Grammar check is turned off on my computer as it is worthless, in my opinion. Use the that/which test. Under the right conditions, grammar check will suggest you substitute that for which. Go ahead do it. Now run grammar check again. It will suggest you substitute which for that in the same exact place. Hours of good, clean unproductive fun. Grammar is best learned by writers and/or checked in a style guide.

So run spell check (and grammar check if you like), but do not accept any suggestions without looking at them and confirming they are actually correct. If you aren’t sure if the spelling suggestion is correct check it in the dictionary to make sure you don’t alter/altar your work incorrectly.

  1. Print a hard copy of your manuscript. This is one of the few places were I insist you edit on a hard copy. (Your manuscript should already be formatted in a double-spaced line format.) You want to look at the actual document as the editor will see it. Get two different color highlighters, a notebook, pen/pencil, dictionary, and style manual. Chicago Style and Elements of Style are both popular. You simply need a grammar reference guide that you like and can refer to with ease.
  2. Read your manuscript aloud. (For a novel, break it into chapters.) There is so much that the ear will catch that the eye will miss. Find a quiet room and read aloud to yourself. Highlight anything that causes you to pause, stumble, or that you question. At this point you are only copy editing, if you find you need to rework sections, rewrite paragraphs, or make large changes return to the revision/rewriting stage. Read the entire story/chapter to the end highlighting as you go.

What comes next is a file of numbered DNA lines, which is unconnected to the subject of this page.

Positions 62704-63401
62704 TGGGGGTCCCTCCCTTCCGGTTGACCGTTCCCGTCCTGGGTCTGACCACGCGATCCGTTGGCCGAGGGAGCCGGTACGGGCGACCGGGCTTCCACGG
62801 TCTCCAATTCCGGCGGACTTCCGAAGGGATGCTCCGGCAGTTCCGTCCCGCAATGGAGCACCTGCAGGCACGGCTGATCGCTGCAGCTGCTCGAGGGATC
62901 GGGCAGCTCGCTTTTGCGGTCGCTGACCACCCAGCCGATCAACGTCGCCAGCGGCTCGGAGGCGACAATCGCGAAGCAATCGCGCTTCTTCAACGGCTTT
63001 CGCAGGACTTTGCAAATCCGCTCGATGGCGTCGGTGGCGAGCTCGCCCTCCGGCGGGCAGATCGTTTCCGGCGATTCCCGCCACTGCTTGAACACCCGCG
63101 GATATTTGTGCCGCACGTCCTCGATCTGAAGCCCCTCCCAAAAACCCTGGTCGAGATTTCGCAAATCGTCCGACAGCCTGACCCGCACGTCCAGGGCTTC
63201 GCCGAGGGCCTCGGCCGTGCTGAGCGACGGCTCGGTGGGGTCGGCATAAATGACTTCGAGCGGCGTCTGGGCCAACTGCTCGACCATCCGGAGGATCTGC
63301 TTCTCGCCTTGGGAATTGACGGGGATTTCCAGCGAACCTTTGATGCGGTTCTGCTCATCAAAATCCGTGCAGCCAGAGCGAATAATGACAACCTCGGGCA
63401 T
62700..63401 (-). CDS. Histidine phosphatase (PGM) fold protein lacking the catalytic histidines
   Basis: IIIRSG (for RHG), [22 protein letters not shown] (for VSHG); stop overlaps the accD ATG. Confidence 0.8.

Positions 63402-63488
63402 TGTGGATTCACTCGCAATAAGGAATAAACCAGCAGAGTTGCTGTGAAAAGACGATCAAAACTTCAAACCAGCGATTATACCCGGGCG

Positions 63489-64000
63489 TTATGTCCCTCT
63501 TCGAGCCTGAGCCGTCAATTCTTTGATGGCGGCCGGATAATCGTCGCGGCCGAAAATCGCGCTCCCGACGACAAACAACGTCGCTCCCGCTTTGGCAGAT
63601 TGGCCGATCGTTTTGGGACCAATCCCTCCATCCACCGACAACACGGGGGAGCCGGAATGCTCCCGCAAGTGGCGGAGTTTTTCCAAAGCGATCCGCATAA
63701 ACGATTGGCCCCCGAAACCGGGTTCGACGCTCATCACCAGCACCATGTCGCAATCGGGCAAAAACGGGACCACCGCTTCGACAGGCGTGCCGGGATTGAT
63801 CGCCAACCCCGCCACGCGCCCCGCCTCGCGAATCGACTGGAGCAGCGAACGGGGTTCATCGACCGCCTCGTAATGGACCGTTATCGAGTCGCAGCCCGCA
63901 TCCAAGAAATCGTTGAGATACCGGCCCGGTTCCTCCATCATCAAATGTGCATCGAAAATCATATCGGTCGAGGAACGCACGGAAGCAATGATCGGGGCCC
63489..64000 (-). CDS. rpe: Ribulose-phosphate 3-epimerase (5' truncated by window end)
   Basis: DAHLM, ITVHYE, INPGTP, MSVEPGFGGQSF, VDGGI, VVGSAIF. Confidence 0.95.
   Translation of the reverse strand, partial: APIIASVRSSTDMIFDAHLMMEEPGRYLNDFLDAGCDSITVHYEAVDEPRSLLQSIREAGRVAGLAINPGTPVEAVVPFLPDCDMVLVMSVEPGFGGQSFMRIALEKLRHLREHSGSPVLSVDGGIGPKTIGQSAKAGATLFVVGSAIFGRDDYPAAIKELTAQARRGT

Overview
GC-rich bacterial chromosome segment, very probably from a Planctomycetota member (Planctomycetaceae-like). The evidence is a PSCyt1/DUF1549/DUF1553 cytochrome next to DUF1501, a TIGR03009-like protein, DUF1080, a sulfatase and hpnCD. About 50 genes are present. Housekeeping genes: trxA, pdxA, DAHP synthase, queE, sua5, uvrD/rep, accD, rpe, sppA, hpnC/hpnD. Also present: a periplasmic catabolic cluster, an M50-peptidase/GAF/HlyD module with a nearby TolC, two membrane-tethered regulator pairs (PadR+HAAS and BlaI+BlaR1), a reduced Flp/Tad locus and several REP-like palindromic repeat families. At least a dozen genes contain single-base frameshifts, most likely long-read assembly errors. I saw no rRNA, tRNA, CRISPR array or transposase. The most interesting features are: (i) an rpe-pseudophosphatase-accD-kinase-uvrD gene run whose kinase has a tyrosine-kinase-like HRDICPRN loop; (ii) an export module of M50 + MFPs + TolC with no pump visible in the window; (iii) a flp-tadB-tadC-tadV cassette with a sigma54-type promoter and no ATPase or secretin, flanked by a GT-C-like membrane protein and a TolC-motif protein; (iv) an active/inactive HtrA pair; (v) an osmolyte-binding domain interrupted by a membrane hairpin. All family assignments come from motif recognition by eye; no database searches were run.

3. Now go and look specifically at the items you highlighted and using your copy edit marks make the changes. Refer to the dictionary and style guide as needed. If you have a lot of changes (more than five per page) make them on your computer and reprint the document.
  4. Now start at the beginning and read each word. Each sentence. Each paragraph. Look for typos, incorrect punctuation, and grammatical errors. The trick here is to READ EACH WORD and SEE EACH PUNCUATION MARK. One of the hardest copy edit problems to conquer when editing your own work is to actually read what is on the page not what should be on the page. Look up the words you think are spelled incorrectly or used wrong. Check punctuation and other grammatical issues in the style guide. Mark all changes on your hard copy.
  5. Enter your edits into your computer document from your hard copy. Print another hard copy and give it to your reader or professional copy editor.

As you go through this process, make a list of reoccurring errors to help you develop your copy edit skills.

Know Your Weaknesses
This is good advice in general and will improve your copy editing skills. I know for example that my spelling is terrible. I keep a list of words I always spell wrong at my desk. I also know that my right hand types faster than my left hand and ultimately this means I make some typos all of the time. An example of this is tot he (to the) which I have loaded into my custom dictionary. I never use the word tot, so it was safe to customize my dictionary to change it. What are your weaknesses? Do you comma splice? Do you not use commas? Do you use certain incorrect words over and over? Figure out what your writing weaknesses are and work on removing them from your life or at the very least make a list of them so you can correct them during the copy edit phase.

Get Help
Help is critical. You should have someone read your manuscript after you have finished copy editing. In the case of a short story, you may be able to find a friend who is a good copy editor or another author who you can swap stories with on a regular basis. But it is important to understand that the person reading your work is going to copy edit it and not just read it. For a novel, I highly recommend you pay someone, a professional copy editor, to copy edit it.

Copy Editing Exercise
There is an on-line copyediting test at:

NEXT TIME: How to Survive and Benefit from the Manuscript Critique Process

Amie M. Evans
August 2008

“Two Girls Kissing: Writing Lesbian Literary Erotica” © 2008 Amie M. Evans. All rights reserved.